# [R] Model To Simulate Dice Roll

Bert Gunter bgunter@4567 @end|ng |rom gm@||@com
Thu Apr 21 06:30:56 CEST 2022

```I believe I gave you sufficient information (the vector of dice roll
results would replace 1:36 in my example). Furthermore, this sounds
like homework, which we try not to do here. But even if it is not, I
expect you to fill in the details based on what I have provided. If I
have misunderstood your query, I am sorry: I am too lazy to go through
your long explanation. If I have understood correctly, perhaps others
will be kinder and provide you the missing details that I did not.

Bert Gunter

On Wed, Apr 20, 2022 at 9:02 PM Paul Bernal <paulbernal07 using gmail.com> wrote:
>
> Dear friend Bert,
>
> Thank you so much for your kind reply. The first thing I need to do is to simulate dice rolls, say 120 times.
>
> I want to populate an m by 12 dataframe with the results of each dice roll. For example, the result from dice roll #1 would need to go on row 1, column1, the result from dice roll #2 would have to go in row 1 column 2, and so on.
>
> The reason why I want to store those results in a dataframe is to be able to perform some other calculations afterwards.
>
> This is for a project I am doing.
>
> So this is the situation:
> You and five friends – a total of six people – plan to meet once per month to have dinner together, with one of you choosing the restaurant each month. Rather than scheduling the entire year in advance, you decide to make it interesting: each month a single six-sided die will be rolled to determine which of you gets to choose the restaurant that month. How likely is it that everyone will have a chance to eat at their own favorite restaurant? That is, what is the probability p that over the next 12 months, each of you will have had at least one opportunity to choose where to eat?
>
> This is what I am asked to do:
> Write a program to estimate the desired probability p via simulation. The program should input a sequence of positive integer number of trials to simulate using the language's pseudorandom number generator and calculate the corresponding fractions of simulated trials that are “successful" (i.e., all 6 parties get at least one opportunity to choose where to eat. Alice, Bob, Charley, Fred, Ellen, Don, Don, Don, Don, Alice, Charley, Bob is a successful trial. Alice, Bob, Charley, Ellen, Don, Don, Don, Don, Ellen, Alice, Charley, Bob is not a successful trial since Fred does not get to choose.)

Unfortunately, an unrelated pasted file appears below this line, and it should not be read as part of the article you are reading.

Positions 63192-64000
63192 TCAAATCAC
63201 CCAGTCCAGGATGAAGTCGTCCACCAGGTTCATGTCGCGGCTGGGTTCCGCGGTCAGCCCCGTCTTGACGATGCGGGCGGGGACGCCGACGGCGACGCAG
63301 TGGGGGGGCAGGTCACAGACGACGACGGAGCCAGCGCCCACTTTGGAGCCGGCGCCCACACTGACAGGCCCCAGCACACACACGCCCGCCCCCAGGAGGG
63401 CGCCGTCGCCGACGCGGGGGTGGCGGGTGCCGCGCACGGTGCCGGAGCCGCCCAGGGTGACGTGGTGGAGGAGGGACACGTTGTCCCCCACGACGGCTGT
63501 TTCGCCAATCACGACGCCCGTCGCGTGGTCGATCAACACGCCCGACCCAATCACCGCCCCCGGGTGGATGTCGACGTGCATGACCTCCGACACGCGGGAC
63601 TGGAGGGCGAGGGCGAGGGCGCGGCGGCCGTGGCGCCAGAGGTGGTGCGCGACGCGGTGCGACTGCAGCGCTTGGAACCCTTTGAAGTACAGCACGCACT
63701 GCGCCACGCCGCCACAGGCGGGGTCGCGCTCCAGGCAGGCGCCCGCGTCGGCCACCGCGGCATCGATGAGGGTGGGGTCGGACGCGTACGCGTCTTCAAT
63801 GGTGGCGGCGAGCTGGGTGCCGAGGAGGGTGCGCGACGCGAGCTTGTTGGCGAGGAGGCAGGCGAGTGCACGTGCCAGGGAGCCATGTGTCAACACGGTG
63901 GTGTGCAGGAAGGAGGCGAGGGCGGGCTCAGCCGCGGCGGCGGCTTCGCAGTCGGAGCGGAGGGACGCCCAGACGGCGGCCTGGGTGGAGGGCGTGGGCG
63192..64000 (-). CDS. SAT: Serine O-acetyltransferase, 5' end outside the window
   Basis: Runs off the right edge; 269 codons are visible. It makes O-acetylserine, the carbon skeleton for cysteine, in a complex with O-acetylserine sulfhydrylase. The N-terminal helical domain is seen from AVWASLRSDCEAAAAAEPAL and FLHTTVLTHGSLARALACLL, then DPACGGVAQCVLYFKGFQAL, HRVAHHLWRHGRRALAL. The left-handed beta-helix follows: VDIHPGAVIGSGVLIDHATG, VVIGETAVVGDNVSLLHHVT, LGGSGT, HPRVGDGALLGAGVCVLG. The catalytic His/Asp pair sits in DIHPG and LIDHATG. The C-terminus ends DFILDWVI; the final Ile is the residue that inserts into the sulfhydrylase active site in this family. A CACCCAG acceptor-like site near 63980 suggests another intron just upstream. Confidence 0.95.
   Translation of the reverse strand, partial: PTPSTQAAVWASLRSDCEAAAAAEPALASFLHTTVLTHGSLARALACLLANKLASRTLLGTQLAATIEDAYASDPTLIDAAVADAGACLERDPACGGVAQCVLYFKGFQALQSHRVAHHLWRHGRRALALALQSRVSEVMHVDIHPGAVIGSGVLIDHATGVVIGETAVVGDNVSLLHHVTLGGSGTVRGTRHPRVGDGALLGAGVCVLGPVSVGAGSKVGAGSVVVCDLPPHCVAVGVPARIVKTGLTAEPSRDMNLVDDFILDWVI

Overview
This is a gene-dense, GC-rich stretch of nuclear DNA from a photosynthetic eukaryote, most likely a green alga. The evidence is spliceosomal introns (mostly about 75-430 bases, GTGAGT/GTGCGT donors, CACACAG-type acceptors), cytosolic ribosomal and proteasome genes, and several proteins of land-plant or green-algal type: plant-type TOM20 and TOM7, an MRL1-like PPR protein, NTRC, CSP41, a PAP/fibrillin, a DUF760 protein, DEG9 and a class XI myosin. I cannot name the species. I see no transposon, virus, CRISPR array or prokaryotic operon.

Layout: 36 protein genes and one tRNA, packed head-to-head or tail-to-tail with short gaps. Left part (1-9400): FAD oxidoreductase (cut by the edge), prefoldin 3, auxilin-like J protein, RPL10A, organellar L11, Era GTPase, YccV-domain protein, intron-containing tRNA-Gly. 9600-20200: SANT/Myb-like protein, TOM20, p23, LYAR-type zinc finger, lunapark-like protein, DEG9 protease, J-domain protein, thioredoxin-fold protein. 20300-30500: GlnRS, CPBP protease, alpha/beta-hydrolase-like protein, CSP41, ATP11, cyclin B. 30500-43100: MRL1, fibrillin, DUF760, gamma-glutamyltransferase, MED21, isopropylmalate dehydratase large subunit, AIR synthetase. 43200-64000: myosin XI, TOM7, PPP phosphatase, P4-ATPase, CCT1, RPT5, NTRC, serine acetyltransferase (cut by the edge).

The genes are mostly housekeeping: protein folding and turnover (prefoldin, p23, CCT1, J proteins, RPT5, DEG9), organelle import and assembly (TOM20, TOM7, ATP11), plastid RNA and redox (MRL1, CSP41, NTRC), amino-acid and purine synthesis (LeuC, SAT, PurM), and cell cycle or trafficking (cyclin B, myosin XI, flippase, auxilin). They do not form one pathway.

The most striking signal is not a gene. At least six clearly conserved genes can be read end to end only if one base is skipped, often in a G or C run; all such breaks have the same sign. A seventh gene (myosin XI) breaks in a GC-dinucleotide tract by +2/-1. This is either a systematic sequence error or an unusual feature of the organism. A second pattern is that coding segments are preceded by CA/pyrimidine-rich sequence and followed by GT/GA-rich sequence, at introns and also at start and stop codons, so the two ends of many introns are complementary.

> Turn in a set of 10 trials showing each roll of the dice to show correctness. Label the out-comes. Keep in mind that a single trial requires rolling the die twelve times. Calculate and print the average probability p for the set. Please refer to your friends by name.
>
> For this reason, I am trying to simulate the n trials, and then populate a table with the results from the trials. I have to simulate a dice roll dice for each month and for each row. Rows would be equivalent to years, and then columns would be equivalent to the month of a particular year.
>
> Once I store the results in a dataframe, everything is much easier.
>
> I installed package dice and performed simulations by doing:
> #declaring variables:
> #1)dice_rolls which is the number of times the dice will be rolled
> #2)num_dice which is the number of dice that will be rolled each time
> #3)dice_sides which is the number of sides of the dice
> #function dice will take each one of these variables as its parameter to perform the simulation
> dice_rolls = 120
> num_dice   = 1
> dice_sides = 6
>
> #performing simulation
> dice_simul = dice(rolls = dice_rolls, ndice = num_dice, sides = dice_sides, plot.it = TRUE)
>
> I tried the following, but did not work as expected:
>
> for (i in 1:nrow(dice_simul)){
>   for(j in 1:ncol(prob_frame)){
>     for(k in 1:nrow(prob_frame)){
>       prob_frame[k,j] = dice_simul[i,1]
>     }
>   }
> }
>
> I apologize for the long explanation.
>
> Best regards,
>
> Paul
>
>
> El mié, 20 abr 2022 a las 22:47, Bert Gunter (<bgunter.4567 using gmail.com>) escribió:
>>
>> If I understand you correctly, it's simple.
>> Matrices in R are vectors with a dimension attribute. By default, they